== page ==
SLPI and soluble BTLA as immunological markers in severe bacterial infections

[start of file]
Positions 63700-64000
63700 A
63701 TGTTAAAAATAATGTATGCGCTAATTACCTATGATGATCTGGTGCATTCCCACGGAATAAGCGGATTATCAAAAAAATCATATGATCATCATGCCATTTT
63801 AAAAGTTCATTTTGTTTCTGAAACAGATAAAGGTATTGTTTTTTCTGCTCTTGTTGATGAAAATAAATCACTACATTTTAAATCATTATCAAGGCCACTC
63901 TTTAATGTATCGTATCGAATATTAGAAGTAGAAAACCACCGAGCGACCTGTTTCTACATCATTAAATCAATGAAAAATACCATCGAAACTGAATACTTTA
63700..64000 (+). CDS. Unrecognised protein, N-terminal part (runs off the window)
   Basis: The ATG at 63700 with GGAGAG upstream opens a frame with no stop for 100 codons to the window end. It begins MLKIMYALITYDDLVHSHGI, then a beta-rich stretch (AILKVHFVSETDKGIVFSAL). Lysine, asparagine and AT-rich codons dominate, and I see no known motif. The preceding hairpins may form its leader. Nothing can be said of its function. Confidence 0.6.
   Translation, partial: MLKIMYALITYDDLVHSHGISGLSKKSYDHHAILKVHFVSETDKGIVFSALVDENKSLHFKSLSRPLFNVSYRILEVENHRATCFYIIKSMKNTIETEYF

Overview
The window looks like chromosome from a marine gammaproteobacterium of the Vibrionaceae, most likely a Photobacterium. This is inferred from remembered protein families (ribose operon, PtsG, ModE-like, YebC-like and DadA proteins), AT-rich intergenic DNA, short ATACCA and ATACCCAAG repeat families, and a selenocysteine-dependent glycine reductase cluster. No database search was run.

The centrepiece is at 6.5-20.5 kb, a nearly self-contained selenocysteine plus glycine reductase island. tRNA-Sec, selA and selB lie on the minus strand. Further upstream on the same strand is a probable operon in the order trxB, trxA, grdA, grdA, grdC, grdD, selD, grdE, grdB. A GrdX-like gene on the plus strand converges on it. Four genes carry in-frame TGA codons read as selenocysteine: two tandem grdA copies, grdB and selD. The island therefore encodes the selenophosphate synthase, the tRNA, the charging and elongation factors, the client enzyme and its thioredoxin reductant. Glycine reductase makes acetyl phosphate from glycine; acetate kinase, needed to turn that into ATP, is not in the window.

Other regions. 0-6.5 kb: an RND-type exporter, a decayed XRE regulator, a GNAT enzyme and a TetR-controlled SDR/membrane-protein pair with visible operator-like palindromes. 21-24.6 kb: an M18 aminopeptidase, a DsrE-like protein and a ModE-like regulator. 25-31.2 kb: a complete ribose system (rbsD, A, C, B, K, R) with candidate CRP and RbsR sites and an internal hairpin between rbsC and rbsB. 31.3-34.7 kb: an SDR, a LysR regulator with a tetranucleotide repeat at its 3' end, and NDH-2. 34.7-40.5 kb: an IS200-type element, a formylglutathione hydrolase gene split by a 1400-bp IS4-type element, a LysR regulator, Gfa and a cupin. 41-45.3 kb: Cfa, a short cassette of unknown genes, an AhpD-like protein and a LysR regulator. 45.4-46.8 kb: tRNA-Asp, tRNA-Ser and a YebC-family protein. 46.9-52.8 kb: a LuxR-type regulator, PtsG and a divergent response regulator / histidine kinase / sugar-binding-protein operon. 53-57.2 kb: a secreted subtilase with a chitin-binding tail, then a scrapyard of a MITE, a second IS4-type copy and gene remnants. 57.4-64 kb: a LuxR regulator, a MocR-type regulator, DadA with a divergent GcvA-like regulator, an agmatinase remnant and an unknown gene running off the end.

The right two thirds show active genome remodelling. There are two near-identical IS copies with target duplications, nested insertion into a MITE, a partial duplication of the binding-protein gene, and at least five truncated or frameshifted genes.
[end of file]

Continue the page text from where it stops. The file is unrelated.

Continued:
Abstract: Clinical presentation, and outcome of infections are affected by host-, and etiology- (focus of infection and pathogen) related factors. The immune response is controlled by a network of regulating pathways.This thesis focuses on Secretory Leukocyte Protease Inhibitor (SLPI), a protease inhibitor with anti-inflammatory properties, and the previously non-studied soluble isoform of B and T lymphocyte attenuator (sBTLA), a membrane-associated regulatory protein. Plasma concentrations of SLPI and sBTLA were assessed in relation to etiology, severity, mortality, and markers of inflammation and immunosuppression, in i) community-acquired pneumonia (CAP) (SLPI), ii) intensive care unit (ICU) treated severe sepsis and septic shock (sBTLA), and iii) dynamically in BSI (SLPI and sBTLA).Main findings were: higher expression of SLPI in pneumonia, compared to other sources, higher initial concentrations in Streptococcus pneumoniae, and Staphylococcus aureus BSI, compared to Escherichia coli BSI, and higher SLPI concentrations in sepsis compared to non-septic BSI. Interestingly, men with pneumonia had higher plasma levels of SLPI, both in CAP and BSI. Likewise, sBTLA was associated with severity, but preferentially at higher organ failure scores. High sBTLA was associated with increased risk of early death (28 days) in ICU-treated septic patients, and with mortality at 90 days and one year in BSI. In particular, failure to normalize sBTLA on day 7, was indicative of worse long-term outcome. SLPI was associated with decreased monocytic HLA-DR expression, and sBTLA with decreased lymphocyte count, which might indicate a connection to sepsis-associated immunosuppression.In conclusion, SLPI and sBTLA show association with severity, and markers of immune dysfunction, in sepsis and BSI. SLPI differs depending on etiology, while sBTLA may have prognostic implications. Our results propose that the pathobiological role of sBTLA, and the possible utility of SLPI and sBTLA in sepsis immune-profiling, should be further addressed in future studies.
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